Tax refunds amounting to over $1 billion are awaiting an estimated 1 million people who still have not filed a federal income tax return for 2008.

To collect, taxpayers and preparers must file a return with the Internal Revenue Service no later than Tuesday, April 17. The IRS estimated that half of the potential tax refunds are for more than $600.

In some cases, the IRS acknowledged, people may not have filed because they had too little income in 2008 to require filing a tax return, even though they had taxes withheld from their wages or made quarterly estimated payments. In cases where a tax return was not filed, the law provides most taxpayers with a three-year window of opportunity for claiming a refund. If no return is filed to claim a refund within three years, the money becomes the property of the U.S. Treasury, which could use some extra money to deal with the spiraling budget deficit.

The law requires that 2007 return be properly addressed, mailed and postmarked by April 17. There is no penalty for filing a late return qualifying for a refund.

The IRS also noted that taxpayers seeking a previously unclaimed 2008 refund may still have their refunds held if they have not filed tax returns for 2009 and 2010. In addition, the refund will be applied to any amounts still owed to the IRS, or they may be used to offset unpaid child support or past-due federal debts such as student loans.

By failing to file a return, people stand to lose more than refunds of taxes withheld or paid during 2008, the IRS noted. Some people, especially those who did not receive an economic stimulus payment in 2008, may qualify for the Recovery Rebate Credit.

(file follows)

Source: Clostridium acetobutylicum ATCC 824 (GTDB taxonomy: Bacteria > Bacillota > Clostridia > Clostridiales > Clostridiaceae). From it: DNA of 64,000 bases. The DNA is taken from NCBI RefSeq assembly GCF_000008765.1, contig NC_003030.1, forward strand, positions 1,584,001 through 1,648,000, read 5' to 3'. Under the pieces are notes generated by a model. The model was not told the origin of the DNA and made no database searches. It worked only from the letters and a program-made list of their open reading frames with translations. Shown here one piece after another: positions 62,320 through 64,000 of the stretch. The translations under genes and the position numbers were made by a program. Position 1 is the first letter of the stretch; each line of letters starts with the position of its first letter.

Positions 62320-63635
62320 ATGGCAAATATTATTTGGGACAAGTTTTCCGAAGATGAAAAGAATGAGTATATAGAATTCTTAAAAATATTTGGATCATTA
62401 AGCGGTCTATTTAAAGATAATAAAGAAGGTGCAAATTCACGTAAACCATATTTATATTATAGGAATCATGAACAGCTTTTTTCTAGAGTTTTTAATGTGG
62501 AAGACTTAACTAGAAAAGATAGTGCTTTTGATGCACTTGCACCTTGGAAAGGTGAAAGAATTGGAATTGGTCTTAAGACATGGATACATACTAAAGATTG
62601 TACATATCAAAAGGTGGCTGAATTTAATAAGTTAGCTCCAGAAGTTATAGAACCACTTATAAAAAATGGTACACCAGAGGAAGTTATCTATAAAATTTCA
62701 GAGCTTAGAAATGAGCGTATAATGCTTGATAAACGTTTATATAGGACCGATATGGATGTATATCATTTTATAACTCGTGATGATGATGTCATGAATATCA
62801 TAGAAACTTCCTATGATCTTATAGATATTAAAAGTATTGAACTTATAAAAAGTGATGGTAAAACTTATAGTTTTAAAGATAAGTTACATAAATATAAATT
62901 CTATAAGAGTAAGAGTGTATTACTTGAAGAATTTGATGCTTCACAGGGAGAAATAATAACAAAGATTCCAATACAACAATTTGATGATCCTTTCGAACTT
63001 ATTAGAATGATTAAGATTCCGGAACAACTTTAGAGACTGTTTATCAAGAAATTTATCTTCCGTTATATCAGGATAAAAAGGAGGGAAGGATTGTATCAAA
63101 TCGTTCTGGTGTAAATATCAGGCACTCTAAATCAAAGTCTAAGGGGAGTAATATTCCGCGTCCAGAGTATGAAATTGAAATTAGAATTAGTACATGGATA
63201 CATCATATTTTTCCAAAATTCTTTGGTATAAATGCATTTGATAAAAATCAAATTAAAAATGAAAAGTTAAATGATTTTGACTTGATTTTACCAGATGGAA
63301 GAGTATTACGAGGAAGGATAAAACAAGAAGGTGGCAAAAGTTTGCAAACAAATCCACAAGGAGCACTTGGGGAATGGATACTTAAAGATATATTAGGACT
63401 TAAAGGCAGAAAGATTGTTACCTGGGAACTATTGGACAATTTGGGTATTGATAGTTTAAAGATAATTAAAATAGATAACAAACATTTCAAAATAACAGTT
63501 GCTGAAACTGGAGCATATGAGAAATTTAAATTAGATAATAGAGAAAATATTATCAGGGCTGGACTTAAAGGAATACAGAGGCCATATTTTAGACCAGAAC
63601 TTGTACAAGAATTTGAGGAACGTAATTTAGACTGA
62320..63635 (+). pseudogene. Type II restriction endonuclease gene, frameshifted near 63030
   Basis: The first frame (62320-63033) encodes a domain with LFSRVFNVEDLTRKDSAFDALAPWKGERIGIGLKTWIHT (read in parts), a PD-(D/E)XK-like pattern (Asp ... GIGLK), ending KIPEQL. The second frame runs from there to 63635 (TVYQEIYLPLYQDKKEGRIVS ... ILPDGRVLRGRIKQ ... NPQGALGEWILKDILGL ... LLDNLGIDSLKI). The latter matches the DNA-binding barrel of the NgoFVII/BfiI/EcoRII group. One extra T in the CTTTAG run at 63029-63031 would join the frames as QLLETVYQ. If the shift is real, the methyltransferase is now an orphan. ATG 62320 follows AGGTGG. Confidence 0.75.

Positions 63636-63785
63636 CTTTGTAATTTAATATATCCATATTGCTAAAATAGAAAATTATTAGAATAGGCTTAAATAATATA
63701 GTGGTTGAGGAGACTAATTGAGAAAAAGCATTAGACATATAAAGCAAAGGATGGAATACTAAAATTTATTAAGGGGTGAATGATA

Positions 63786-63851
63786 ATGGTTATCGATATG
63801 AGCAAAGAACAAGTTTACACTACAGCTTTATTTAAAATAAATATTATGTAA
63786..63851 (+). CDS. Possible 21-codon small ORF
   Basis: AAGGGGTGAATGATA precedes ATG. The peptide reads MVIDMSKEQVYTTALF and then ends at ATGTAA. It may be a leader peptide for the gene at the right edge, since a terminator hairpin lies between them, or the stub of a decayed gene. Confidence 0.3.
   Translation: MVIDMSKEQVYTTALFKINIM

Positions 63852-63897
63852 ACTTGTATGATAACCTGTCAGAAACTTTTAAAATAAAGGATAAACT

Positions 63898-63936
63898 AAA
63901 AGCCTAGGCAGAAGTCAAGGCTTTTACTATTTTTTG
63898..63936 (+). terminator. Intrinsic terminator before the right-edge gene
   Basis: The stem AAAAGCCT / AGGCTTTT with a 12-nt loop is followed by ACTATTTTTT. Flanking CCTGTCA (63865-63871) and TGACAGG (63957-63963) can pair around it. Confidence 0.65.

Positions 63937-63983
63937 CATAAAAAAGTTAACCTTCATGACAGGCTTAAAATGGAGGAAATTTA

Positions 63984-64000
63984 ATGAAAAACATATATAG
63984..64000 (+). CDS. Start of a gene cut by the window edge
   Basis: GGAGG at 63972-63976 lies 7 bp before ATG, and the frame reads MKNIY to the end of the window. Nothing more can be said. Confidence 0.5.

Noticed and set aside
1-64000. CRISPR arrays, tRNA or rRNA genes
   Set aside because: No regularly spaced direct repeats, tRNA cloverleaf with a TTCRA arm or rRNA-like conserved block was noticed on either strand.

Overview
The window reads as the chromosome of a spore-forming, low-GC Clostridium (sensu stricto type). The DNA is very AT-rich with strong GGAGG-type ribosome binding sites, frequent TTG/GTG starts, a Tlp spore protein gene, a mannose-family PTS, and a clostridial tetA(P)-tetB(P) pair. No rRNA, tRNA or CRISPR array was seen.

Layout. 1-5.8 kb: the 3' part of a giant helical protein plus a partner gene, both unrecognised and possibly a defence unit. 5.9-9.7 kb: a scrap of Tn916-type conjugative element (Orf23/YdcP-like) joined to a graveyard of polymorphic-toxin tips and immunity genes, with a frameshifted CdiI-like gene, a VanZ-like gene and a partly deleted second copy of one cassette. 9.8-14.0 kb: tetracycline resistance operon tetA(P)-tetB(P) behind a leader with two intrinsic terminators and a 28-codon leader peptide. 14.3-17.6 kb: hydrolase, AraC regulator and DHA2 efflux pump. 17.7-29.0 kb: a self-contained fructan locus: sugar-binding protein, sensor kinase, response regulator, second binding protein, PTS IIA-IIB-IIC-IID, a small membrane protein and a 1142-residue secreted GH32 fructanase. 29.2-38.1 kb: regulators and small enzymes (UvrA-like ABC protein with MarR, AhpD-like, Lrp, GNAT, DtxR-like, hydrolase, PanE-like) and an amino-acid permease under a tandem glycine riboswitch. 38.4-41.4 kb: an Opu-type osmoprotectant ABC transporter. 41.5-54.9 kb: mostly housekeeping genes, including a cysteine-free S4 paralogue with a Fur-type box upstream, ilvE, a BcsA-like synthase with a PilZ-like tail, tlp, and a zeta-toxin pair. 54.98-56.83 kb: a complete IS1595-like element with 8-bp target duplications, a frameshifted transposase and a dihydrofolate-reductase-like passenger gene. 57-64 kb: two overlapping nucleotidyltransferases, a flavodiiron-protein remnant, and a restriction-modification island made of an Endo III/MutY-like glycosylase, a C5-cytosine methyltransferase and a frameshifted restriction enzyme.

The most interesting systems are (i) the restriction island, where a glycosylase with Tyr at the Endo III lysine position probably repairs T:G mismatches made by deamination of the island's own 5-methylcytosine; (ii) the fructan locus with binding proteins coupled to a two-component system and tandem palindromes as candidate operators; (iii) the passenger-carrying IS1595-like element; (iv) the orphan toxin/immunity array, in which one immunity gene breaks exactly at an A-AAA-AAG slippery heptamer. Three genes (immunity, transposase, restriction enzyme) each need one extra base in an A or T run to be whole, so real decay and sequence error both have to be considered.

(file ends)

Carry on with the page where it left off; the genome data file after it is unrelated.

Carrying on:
In addition, many low-and moderate-income workers may not have claimed the Earned Income Tax Credit. The EITC helps individuals and families whose incomes are below certain thresholds. The thresholds for 2008 were $38,646 ($41,646 if married filing jointly) for those with two or more qualifying children, $33,995 ($36,995 if married filing jointly) for people with one qualifying child, and $12,880 ($15,880 if married filing jointly) for those with no qualifying children. For more information, visit the EITC Home Page on IRS.gov.

Current and prior-year tax forms and instructions are available on the Forms and Publications page of IRS.gov or by calling toll-free (800) TAX-FORM (800-829-3676). Taxpayers who are missing Forms W-2, 1098, 1099 or 5498 for 2008, 2009 or 2010 should request copies from their employer, bank or other payer. If these efforts are unsuccessful, taxpayers can get a free transcript showing information from these year-end documents by ordering it on IRS.gov, filing Form 4506-T, or by calling (800) 908-9946.

 

 

Individuals Who Did Not File a 2008 Return with a Potential Refund

 

State Individuals Median Potential Refund* Total Potential Refunds ($000)*
Alabama 18,400 $641 $15,738
Alaska 5,800 $641 $5,952
Arizona 29,000 $558 $24,913
Arkansas 9,600 $620 $8,152
California 122,500 $595 $112,201
Colorado 20,500 $589 $18,909
Connecticut 12,500 $697 $13,893
Delaware 4,200 $644 $3,784
Dist of Columbia 4,000 $642 $3,791
Florida 70,400 $650 $66,974
Georgia 35,800 $581 $30,661
Hawaii 7,600 $714 $8,307
Idaho 4,700 $541 $3,878
Illinois 40,800 $692 $40,712
Indiana 21,800 $664 $19,590
Iowa 10,600 $658 $9,295
Kansas 11,500 $631 $10,084
Kentucky 12,300 $640 $10,501
Louisiana 20,500 $662 $18,859
Maine 4,000 $579 $3,248
Maryland 24,600 $641 $22,591
Massachusetts 23,900 $699 $22,957
Michigan 33,300 $660 $30,903
Minnesota 15,200 $584 $12,772
Mississippi 9,900 $591 $8,254
Missouri 21,600 $593 $18,213
Montana 3,600 $599 $3,192
Nebraska 5,100 $623 $4,371
Nevada 14,500 $619 $13,381
New Hampshire 4,300 $733 $4,518
New Jersey 31,300 $716 $31,185
New Mexico 8,000 $611 $7,420
New York 60,300 $686 $61,240
North Carolina 30,800 $558 $24,997
North Dakota 2,000 $625 $1,895
Ohio 36,400 $622 $31,018
Oklahoma 16,800 $620 $14,787
Oregon 18,500 $527 $14,819
Pennsylvania 38,700 $695 $35,565
Rhode Island 3,400 $674 $3,040
South Carolina 12,200 $547 $10,158
South Dakota 2,300 $669 $2,234
Tennessee 18,400 $626 $16,130
Texas 96,200 $689 $97,057
Utah 7,800 $536 $6,676
Vermont 1,700 $647 $1,410
Virginia 30,800 $624 $28,670
Washington 29,900 $705 $32,138
West Virginia 4,300 $687 $4,068
Wisconsin 14,100 $592 $11,885
Wyoming 2,600 $773 $2,919
Total 1,089,000 $637 $1,009,905

* Excluding the Earned Income Tax Credit and other credits.